For the love of making: Site-specific Sculpture

For the love of making: Site-specific Sculpture

For the love of making explores the breadth of creativity being practiced across NUA’s courses in a bit more detail, aiming to shine a spotlight on particular methods and interests. Here Year 2 BA (Hons) Fine Art student Carl Durban takes us through his first venture into site-specific sculpture.

As I progress through BA (Hons) Fine Art, I find the idea of creating three-dimensional art more interesting. Previously I have  ‘doodled’ with my hands and explored material ‘talk-back’, but this year I am looking to develop my thinking and explore themes that interest me. 

This workshop on site-specific sculpture was something I hadn’t really explored previously. The brief was very open and the opportunities so varied that initially I found it hard to commit to a site, let alone any, reaction. It could be small, large, tiny, permanent or only present for a moment. I found myself scanning potential sites. It was important that we not only sourced a site but also took measurements and produced sketches of our proposals.

We were given a full briefing and discussed various artists and pieces of work such as Cristo and Giuseppe Penone, Cornelia Parker and Doris Salcedo amongst others. I wanted to create something with meaning, not just a physical reaction to the chosen site but something that conveyed a message.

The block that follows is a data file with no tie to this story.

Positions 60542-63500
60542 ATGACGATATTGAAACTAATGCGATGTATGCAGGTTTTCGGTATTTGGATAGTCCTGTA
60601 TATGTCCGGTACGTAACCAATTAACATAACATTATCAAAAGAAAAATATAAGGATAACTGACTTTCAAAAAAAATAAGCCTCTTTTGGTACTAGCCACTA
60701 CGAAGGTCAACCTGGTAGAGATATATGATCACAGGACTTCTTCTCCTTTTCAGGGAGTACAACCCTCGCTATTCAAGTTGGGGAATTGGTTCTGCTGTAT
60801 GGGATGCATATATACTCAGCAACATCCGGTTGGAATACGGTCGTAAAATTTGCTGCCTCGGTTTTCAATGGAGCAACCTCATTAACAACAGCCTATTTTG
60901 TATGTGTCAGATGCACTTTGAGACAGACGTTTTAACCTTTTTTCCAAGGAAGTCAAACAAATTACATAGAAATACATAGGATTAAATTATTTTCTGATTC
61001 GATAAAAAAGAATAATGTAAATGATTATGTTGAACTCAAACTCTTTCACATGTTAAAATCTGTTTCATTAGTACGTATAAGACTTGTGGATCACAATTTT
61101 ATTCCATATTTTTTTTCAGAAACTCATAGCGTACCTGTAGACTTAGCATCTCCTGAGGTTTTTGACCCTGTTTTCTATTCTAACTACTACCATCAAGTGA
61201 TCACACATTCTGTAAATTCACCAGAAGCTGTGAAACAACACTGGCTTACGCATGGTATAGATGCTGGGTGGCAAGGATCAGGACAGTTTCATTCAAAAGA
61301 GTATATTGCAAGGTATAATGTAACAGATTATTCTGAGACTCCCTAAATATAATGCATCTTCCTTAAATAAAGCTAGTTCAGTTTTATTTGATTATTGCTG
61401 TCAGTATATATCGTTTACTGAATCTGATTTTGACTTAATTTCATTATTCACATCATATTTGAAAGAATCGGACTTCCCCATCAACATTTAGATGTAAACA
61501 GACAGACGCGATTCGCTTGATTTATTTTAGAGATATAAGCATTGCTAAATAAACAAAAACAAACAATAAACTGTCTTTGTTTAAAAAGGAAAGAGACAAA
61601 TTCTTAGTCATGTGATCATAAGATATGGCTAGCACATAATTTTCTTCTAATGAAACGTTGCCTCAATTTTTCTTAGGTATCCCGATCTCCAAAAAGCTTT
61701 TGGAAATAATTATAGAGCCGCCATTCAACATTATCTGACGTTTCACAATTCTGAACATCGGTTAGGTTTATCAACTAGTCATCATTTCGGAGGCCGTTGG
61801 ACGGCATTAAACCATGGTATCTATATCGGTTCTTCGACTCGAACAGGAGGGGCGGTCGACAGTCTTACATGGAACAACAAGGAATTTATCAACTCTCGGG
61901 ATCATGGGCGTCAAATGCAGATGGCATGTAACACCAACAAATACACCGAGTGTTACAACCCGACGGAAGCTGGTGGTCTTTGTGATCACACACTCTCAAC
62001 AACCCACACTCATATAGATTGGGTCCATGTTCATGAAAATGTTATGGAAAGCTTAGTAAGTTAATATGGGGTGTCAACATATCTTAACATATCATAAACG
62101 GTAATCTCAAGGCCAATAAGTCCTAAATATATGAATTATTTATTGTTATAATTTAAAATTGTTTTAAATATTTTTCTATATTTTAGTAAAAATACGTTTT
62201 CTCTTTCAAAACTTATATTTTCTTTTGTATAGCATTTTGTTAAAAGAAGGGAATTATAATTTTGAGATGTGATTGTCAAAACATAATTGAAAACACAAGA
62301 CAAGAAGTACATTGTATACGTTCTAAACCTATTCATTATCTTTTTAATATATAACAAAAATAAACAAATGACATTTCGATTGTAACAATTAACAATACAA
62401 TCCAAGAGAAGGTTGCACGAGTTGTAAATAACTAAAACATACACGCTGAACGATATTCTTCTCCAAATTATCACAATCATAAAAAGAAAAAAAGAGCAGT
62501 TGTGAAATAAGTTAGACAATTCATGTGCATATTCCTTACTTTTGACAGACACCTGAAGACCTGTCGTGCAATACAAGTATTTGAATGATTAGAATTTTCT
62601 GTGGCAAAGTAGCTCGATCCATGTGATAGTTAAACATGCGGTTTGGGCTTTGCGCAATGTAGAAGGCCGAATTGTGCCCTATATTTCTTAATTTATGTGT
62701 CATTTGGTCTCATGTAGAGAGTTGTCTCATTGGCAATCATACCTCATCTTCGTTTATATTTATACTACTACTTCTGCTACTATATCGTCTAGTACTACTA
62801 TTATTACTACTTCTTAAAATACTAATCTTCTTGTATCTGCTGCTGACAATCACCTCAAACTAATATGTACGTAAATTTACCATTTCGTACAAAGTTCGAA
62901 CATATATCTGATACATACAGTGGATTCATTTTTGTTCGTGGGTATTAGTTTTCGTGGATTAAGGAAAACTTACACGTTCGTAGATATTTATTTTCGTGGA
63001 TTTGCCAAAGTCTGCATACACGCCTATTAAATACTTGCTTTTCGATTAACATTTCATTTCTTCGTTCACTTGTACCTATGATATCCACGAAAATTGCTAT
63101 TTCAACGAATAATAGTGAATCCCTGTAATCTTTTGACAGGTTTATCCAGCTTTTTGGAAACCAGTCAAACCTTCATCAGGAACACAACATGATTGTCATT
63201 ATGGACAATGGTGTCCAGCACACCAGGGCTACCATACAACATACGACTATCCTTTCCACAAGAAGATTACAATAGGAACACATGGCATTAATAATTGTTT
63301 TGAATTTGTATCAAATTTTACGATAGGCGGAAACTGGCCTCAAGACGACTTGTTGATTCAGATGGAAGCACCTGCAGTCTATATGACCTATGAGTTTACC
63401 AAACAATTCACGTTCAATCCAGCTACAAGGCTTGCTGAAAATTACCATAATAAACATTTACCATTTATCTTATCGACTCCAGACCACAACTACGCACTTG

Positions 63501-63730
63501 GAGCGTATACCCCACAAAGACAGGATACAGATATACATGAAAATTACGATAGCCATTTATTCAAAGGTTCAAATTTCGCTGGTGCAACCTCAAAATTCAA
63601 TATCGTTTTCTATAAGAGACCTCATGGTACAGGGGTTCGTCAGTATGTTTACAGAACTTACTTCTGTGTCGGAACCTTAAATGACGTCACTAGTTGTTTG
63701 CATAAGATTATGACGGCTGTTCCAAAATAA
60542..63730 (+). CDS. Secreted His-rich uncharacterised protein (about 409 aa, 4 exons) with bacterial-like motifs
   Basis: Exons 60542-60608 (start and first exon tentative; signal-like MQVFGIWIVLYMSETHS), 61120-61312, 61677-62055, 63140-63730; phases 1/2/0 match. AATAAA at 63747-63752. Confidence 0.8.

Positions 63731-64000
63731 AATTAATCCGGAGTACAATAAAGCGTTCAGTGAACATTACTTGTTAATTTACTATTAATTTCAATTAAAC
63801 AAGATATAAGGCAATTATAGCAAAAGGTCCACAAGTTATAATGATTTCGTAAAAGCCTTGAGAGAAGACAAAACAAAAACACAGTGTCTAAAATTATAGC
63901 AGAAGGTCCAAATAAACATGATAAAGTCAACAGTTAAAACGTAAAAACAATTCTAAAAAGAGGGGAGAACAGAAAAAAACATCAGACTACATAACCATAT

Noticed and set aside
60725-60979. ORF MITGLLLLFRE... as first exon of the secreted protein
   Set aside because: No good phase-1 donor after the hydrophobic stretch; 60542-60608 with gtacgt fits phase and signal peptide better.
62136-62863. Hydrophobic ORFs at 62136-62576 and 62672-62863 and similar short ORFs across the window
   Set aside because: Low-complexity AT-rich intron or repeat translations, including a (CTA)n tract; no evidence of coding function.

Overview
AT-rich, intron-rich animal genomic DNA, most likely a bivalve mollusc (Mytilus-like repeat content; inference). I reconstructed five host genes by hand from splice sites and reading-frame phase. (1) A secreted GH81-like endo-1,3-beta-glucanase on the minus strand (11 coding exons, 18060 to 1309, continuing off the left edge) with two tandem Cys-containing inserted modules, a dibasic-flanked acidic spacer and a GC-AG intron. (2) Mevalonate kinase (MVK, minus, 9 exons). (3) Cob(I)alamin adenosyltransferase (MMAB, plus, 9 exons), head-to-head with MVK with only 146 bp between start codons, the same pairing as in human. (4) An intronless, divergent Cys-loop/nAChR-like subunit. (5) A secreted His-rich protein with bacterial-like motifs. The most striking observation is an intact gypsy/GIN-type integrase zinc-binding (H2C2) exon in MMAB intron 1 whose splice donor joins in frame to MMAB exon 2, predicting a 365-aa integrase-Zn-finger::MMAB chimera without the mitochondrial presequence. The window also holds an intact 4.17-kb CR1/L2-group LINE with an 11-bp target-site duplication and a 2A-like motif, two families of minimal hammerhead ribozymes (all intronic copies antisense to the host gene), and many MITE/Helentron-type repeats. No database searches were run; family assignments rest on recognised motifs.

Carl Durban
Carl Durban
Carl Durban

My initial idea was to use a space on St George’s Street- it would have originally been part of the Dominican Friary dating back to 1226. However, I recently had an issue at home where we lost the phone lines for nearly a week, which meant no phone, no internet and barely a mobile signal. I discovered there was a BT ‘Hotspot’ not far away. I could get 4G, I even joined a Group Tutorial, sat on an old fishing stool, phone and earphones, notebook on my knee. Open to the elements. The whole experience seemed very strange.

I started to focus on the issues of being remote and lack of communication. In comparison to other parts of the country and indeed the world it did highlight the constant need for communication and networks. I felt adrift and very restricted, limited in what I could do and access.

I started to look at the site and observe the space and location. I sketched a few ideas, I looked at the negative spaces between the wires looking to represent these as solid areas. I made a maquette to see how it could look and any issues it may present. I cut a selection of pieces of aluminium into random shapes, found a pole, cut, sanded and stained it before cutting slits into it, I inserted the aluminium segments.

I photographed the final sculpture to deceive the scale and give it presence. I feel it conveys what I wanted to but also it looks like a dangerous weapon, sharp, barbed, cutting-  adjectives that could be applied to certain communication; social media trolling, cyber bullying, extreme media, comments made at a distance that would not be made face-to-face. Maybe it is better to be isolated and remote and not be subjected to something that is very difficult to filter.